Film — December 4, 2018, 12:37 pm

A Private War

Life during wartime is more complicated than easily digestible, Hollywood heroism

Still from A Private War

When young women come to me and say, “I want to be a war reporter!” after seeing Hollywood films that glamorize the job, I always tell them gently to consider the life that it entails. Perhaps the mantra that first-wave feminists gave us is not true after all: you cannot have it all. Or at least not without dark consequences.

In 2012, while working on a story about war criminals in Belgrade, Serbia, I got a devastating early morning phone call: my colleague and friend Marie Colvin was dead, killed by Bashar al-Assad’s bombs in Homs, Syria. Her roller-coaster life is captured in a new film, A Private War, currently in theaters.  

The director of A Private War, Matt Heineman, won accolades for his brilliant documentaries on the drug war (Cartel Land, 2015) and the Islamic State (City of Ghosts, 2017). He struggled, as did the actors, to make the film truly authentic. But because it is not a biopic (Heineman resists the term) and some characters are composites, the movie is confusing to those of us who know the real story. There were no good guys at the Sunday Times, where Colvin worked, who cared for her well-being. There were instead editors who wanted scoops at the expense of the safety of their reporters. Colvin had many friends in London, but none of them were similar to the Bridget Jones–style girlfriend character (portrayed by Nikki Amuka-Bird) in the film. Her last boyfriend was not a caring and loving Stanley Tucci but rather a man who gave her immense heartache and distress. There were no “heads on sticks” in Bosnia, as the character meant to be Colvin’s first husband, Patrick Bishop, says in one of the opening scenes (heads were on sticks in Chechnya). Colvin’s second husband, Juan Carlos Gumucio, is erased from the script altogether, though he played an important role in her life.

A more accurate and moving film about female war reporters, Bearing Witness, was co-directed by Barbara Kopple, the Academy Award–winning documentarian, who contacted me in the fall of 2002. Since I began reporting from conflict zones in the early 1990s, I had been asked dozens of times whether women reported war differently from men. “No,” I would bristle, annoyed by the question. I did not confine myself to reporting from hospitals and orphanages. I went to the front lines with soldiers and embedded with rebel armies. I lived for months in the field or the bush; I did not wash; I carried the dead and wounded out of trenches. I did everything my male colleagues did, and tried to mirror their emotions. At least I thought I did.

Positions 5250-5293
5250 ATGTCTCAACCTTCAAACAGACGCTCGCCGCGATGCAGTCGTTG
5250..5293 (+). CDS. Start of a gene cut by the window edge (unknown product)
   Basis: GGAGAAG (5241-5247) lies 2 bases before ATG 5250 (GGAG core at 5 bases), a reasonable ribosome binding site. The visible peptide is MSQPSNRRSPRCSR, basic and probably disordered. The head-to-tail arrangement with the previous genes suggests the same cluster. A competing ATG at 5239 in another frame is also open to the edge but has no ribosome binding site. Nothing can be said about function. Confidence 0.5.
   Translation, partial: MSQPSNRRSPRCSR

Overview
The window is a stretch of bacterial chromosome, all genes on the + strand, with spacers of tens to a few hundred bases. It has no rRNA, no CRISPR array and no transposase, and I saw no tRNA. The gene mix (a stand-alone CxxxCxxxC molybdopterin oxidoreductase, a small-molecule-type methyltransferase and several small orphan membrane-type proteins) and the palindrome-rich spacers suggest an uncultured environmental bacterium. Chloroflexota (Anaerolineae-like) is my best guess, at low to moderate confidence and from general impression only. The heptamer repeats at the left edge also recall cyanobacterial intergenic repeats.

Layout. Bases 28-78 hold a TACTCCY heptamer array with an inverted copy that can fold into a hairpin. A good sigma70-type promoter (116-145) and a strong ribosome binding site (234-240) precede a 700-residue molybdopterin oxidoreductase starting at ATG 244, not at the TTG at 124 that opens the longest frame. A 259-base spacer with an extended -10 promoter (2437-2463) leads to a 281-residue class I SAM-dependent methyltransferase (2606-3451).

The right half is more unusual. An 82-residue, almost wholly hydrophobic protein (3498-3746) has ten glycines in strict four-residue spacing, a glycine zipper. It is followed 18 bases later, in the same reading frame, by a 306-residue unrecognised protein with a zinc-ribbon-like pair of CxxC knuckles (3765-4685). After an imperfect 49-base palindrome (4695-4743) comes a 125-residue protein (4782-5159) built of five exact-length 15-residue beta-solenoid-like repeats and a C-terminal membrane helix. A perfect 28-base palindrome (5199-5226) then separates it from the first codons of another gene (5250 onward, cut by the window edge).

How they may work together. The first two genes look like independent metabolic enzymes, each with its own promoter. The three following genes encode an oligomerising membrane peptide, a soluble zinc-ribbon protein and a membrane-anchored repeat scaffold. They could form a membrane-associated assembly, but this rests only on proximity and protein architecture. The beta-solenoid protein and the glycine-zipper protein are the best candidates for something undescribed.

The documentary was meant to be a granular reflection of women in a highly macho world. It focused on me and three other women, one of them Marie Colvin. A Private War does depict Colvin’s tortured life, but Kopple’s film captured the real Marie Colvin: without Hollywood glamour, props, or wardrobe. Although Rosamunde Pike’s performance in the new film is brilliant, I preferred the gritty reality of Kopple’s painful but real documentary about the lives of women who chose to be war reporters.

Despite Kopple’s renown—she won her Oscar for Harlan County, USA in 1976—I had misgivings about being the subject of a documentary, because at the time I was questioning the choices I had made about my profession. I believed in bearing witness (the title of Kopple’s film) to atrocities, and I was motivated by a strong sense of justice. But I wanted, more than anything, to have a family. I yearned for the stability and balance I didn’t have as a war correspondent. After two decades in war zones, witnessing the siege of Sarajevo, the fall of Grozny to Russian forces, the genocides in Srebrenica and Rwanda, the child soldiers who tried to kill me in Liberia and Sierra Leone, I was burnt out.

I wanted a kitchen where I could cook Thanksgiving dinners. I wanted to tell friends to come around for supper and to be there, without leaving a note on the door that I had been called away unexpectedly to the Congo or East Timor.

When I started reporting, PTSD was not common among war reporters, but after a particularly grueling mission in Bosnia, I was contacted by a Canadian psychiatrist, Dr. Anthony Feinstein. He used me and some of my colleagues as subjects to conduct a three-year study on the effect of trauma on frontline reporters. His remarkable findings were published in the American Journal of Psychiatry, and later in a book, Dangerous Lives, which became a road map for how news organizations could protect their reporters    

 When Feinstein called me into his office in London for my final consultation, he told me I did not suffer from PTSD, despite the terrifying hallucinations I had post–Sierra Leone of amputated people everywhere. He believed I had a strong core of resilience.  I mistakenly took that as a benediction, so I pushed myself even harder, farther down even lonelier roads and more perilous assignments, closer to death. It did not help that the news organization I worked for at the time encouraged me to perform more daring exploits in order to get a big story.